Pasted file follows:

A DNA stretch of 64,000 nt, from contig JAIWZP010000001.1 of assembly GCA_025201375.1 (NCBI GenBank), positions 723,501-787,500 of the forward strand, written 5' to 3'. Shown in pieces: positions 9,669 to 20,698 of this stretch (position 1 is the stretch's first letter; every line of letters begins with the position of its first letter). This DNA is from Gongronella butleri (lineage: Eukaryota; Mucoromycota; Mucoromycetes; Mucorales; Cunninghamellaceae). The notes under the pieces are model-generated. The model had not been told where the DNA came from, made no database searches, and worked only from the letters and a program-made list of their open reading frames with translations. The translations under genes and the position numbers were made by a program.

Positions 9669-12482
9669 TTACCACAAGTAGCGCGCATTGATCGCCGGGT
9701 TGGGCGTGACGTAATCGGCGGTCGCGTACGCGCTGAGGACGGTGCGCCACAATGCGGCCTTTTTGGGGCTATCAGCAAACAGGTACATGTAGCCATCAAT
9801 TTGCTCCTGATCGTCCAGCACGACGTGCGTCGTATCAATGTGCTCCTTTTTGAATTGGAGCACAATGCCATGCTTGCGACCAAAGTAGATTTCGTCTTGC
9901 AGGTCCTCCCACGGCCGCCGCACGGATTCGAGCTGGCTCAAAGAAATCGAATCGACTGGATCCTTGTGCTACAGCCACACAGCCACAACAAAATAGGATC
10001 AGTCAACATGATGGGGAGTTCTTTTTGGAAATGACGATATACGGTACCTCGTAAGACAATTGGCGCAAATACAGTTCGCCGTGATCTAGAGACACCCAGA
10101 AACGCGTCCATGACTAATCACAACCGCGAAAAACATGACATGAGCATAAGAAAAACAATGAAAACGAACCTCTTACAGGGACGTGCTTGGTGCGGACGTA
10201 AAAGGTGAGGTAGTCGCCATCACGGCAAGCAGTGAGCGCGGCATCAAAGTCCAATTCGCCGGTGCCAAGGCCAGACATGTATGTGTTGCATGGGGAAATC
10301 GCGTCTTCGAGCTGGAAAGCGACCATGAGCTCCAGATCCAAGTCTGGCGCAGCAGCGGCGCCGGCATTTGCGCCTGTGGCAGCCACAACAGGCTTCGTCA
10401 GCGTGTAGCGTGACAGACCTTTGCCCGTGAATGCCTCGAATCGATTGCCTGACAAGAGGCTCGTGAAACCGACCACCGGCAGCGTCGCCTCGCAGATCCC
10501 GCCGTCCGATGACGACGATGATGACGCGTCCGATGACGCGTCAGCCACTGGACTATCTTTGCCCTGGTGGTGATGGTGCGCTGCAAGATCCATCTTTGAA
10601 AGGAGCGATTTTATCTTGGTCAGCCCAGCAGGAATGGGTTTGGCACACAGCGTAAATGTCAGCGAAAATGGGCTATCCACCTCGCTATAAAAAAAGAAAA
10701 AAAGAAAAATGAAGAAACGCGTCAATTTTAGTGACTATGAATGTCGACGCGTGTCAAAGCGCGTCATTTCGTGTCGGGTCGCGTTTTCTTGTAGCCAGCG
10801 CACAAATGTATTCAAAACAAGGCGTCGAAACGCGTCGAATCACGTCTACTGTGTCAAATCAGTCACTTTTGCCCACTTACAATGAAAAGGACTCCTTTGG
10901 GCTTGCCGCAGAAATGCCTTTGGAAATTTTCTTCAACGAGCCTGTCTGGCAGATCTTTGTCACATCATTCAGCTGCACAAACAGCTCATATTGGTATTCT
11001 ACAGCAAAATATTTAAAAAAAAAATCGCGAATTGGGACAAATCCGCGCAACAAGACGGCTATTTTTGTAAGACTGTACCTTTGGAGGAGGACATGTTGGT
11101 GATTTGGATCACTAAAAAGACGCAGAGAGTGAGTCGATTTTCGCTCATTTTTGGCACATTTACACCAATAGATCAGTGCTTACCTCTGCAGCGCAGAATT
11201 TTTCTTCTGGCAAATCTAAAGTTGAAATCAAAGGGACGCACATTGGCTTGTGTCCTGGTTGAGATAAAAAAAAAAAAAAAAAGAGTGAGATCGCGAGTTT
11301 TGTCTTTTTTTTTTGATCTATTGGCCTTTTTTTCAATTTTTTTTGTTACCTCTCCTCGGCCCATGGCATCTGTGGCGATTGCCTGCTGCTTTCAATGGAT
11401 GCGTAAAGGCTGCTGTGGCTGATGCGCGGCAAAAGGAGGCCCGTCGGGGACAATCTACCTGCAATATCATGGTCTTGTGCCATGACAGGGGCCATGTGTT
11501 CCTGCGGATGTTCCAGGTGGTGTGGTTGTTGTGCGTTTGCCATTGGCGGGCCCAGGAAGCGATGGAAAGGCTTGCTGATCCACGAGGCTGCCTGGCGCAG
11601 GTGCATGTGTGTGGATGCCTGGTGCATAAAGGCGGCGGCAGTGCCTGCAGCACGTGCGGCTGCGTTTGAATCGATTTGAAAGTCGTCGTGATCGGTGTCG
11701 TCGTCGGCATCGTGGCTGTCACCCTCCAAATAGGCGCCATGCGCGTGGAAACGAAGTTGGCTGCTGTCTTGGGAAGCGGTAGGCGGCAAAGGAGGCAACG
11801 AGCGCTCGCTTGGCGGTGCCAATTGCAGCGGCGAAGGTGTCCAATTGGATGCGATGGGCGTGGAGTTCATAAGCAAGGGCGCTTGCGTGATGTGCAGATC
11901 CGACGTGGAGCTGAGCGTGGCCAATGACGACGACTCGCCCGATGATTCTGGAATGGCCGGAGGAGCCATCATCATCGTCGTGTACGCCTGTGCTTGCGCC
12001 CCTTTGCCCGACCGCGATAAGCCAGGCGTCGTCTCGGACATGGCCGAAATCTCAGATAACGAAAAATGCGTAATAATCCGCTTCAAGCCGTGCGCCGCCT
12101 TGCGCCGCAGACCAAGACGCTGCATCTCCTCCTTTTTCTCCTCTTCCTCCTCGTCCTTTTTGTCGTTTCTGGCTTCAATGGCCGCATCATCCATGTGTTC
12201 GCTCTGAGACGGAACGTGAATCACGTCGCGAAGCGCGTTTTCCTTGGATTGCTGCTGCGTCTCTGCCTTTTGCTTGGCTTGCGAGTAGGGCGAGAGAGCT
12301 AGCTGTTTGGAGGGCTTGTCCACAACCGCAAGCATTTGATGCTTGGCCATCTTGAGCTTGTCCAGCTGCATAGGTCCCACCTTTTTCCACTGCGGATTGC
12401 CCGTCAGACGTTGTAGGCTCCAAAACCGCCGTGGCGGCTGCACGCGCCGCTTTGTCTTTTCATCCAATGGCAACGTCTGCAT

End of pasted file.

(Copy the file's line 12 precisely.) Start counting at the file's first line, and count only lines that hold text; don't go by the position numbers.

10501 GCCGTCCGATGACGACGATGATGACGCGTCCGATGACGCGTCAGCCACTGGACTATCTTTGCCCTGGTGGTGATGGTGCGCTGCAAGATCCATCTTTGAA